We are also focused on an internal mobility strategy to support our own people’s career paths. Lastly, we continue to leverage data insights to drive informed, strategic decisions in an effort to achieve our ongoing goal of attracting and retaining the best talent in the market.
Ultimately, when we look for candidates to join the firm, our priority is to identify exceptional individuals who will want to make a positive impact for the clients they serve, whether internally or externally, as a member of our highly motivated and engaged teams around the world.
HRE: What is your perspective on how the organization’s RTO policy has impacted recruiting? And retention?
Arthur: Our apprenticeship culture is a differentiating factor of working at Goldman Sachs. What is great about being back in the office is that our people are connecting with each other, receiving coaching and developing lasting relationships. We deeply value in-person collaboration at Goldman Sachs, and I think our people recognize the value of being together and experiencing our culture first-hand.
Over the years, we’ve learned that 99% of respondents to our annual summer intern survey believe relationships are best formed in person, but in 2023, we wanted to put a finer point on this data as we’ve moved past the pandemic: What types of interactions are most beneficial to have in person?
We feel our culture of apprenticeship can answer to the 87% of respondents who shared that in-person work is very important to receive coaching and training from those around them, as well as to form spontaneous connections.
We continue to see outsized interest in joining Goldman Sachs and received over 1 million applications for open roles last year.
HRE: To what degree have benefits factored into Goldman Sachs’ recruiting and retention strategies?
Arthur: Goldman Sachs is committed to providing our people with a comprehensive suite of best-in-class benefits and wellness offerings. We’ve further invested in our offerings over the last several years, including by leaning into our “Pathways to Parenthood” benefits—such as fertility benefits and our expectant parent program—and expanding our leave options to provide additional support to our people and their families.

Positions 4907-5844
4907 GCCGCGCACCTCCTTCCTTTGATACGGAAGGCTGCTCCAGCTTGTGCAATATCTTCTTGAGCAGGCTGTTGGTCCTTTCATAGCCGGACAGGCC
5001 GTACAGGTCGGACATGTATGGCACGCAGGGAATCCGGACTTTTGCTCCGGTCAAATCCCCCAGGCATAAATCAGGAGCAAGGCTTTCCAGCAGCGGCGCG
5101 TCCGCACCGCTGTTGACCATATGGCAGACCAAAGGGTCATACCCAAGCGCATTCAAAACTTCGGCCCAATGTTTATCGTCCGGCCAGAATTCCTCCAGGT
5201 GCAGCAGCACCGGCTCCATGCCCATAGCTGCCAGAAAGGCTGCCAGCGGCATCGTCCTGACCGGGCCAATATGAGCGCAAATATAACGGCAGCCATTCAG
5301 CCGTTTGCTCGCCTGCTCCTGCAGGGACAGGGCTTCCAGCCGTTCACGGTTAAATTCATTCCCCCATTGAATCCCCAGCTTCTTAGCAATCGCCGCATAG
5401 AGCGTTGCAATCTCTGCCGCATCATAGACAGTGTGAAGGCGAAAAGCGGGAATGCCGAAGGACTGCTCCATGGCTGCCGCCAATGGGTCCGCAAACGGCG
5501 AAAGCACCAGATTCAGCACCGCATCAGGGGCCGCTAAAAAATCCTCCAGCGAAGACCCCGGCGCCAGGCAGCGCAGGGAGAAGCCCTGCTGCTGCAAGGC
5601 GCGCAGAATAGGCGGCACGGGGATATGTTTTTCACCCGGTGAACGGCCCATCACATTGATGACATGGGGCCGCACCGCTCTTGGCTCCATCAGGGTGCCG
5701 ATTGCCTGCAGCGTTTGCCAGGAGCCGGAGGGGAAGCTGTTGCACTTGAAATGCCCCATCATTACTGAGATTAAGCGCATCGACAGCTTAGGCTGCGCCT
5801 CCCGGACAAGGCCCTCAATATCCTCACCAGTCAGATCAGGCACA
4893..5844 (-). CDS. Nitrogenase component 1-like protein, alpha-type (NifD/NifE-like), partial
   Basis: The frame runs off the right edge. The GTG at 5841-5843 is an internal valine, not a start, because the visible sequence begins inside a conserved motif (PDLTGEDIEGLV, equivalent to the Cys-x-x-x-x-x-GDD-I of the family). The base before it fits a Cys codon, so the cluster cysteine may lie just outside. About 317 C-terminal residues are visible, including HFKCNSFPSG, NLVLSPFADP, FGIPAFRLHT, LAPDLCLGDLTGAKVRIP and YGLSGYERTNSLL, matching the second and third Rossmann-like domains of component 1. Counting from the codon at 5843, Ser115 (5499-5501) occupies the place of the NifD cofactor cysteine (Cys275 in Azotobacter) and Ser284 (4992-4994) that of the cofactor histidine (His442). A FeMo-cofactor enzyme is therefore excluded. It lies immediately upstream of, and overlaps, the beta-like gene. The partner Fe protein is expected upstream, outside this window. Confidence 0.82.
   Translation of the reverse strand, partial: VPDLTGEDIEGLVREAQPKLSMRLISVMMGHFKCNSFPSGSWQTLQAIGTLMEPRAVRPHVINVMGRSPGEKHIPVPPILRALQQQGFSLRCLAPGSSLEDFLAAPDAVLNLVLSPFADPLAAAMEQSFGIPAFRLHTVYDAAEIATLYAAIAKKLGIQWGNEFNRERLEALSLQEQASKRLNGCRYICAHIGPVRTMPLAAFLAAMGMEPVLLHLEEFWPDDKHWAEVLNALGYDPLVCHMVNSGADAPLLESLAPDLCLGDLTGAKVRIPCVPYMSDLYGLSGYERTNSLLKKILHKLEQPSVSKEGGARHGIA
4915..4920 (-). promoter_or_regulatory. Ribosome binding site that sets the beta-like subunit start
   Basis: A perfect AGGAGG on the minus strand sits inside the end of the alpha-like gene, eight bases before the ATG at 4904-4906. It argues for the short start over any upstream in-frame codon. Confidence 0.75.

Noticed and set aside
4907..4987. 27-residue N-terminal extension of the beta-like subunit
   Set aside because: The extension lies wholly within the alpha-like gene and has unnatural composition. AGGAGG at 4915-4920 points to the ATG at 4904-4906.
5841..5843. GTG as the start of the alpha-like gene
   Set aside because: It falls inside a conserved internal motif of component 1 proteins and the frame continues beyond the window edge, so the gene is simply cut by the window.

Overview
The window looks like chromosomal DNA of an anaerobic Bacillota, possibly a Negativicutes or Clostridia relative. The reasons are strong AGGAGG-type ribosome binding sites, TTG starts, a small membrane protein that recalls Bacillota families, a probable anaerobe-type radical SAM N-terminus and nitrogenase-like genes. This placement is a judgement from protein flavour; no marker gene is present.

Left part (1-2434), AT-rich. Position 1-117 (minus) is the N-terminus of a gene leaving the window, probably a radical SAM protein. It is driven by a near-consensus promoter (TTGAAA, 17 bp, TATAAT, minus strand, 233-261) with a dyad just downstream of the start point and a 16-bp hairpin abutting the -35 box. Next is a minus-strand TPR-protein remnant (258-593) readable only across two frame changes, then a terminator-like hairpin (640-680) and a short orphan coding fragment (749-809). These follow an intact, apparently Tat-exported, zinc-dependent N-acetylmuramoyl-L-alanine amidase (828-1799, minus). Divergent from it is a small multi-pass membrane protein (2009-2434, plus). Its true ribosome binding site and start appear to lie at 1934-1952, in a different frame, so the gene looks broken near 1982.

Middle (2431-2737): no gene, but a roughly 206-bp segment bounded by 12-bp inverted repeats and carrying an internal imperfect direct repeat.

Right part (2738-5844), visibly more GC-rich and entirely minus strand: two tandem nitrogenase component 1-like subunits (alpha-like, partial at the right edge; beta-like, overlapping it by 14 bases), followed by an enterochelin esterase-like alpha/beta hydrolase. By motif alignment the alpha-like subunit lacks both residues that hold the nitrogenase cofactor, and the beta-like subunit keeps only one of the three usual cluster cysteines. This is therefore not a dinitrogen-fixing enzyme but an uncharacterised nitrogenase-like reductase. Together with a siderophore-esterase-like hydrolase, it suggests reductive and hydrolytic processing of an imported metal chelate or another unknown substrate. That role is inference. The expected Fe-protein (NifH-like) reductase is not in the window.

I am also passionate about growing our suite of resilience and mental health initiatives, and we have hit the ground running in 2024, including by providing every full-time employee and their dependents with a premium subscription to Calm, a leading app for sleep, meditation and relaxation resources and best practices. In addition, we have been developing a global cohort of Mental Health First Aiders: colleagues who receive training and help connect our people to mental health and resilience resources in times of need and provide on-floor support throughout the year.
We’ve trained 600 individuals so far, with a goal of reaching 1,000 Mental Health First Aiders at Goldman Sachs by the end of the year. We also see how important it is to provide support year-round, and access to confidential counseling for employees and their dependents is available globally through our longstanding Employee Assistance and Critical Health Solutions programs.
HRE: As we settle into 2024, what is the biggest recruiting and/or retention challenge the HR function is focused on tackling?
Arthur: We see a huge opportunity in promoting and supporting internal mobility for our people. Mobility is embedded in our culture at Goldman Sachs, and it provides a great avenue for our people to establish new skills and build upon their prior experiences. We know our people have growth mindsets, and we want them to know that they can have long-lasting, dynamic careers at the firm.
Further, we are focused on continuing to foster an environment where managers and team members engage in regular conversations about career aspirations, including how those aspirations could be supported via internal mobility.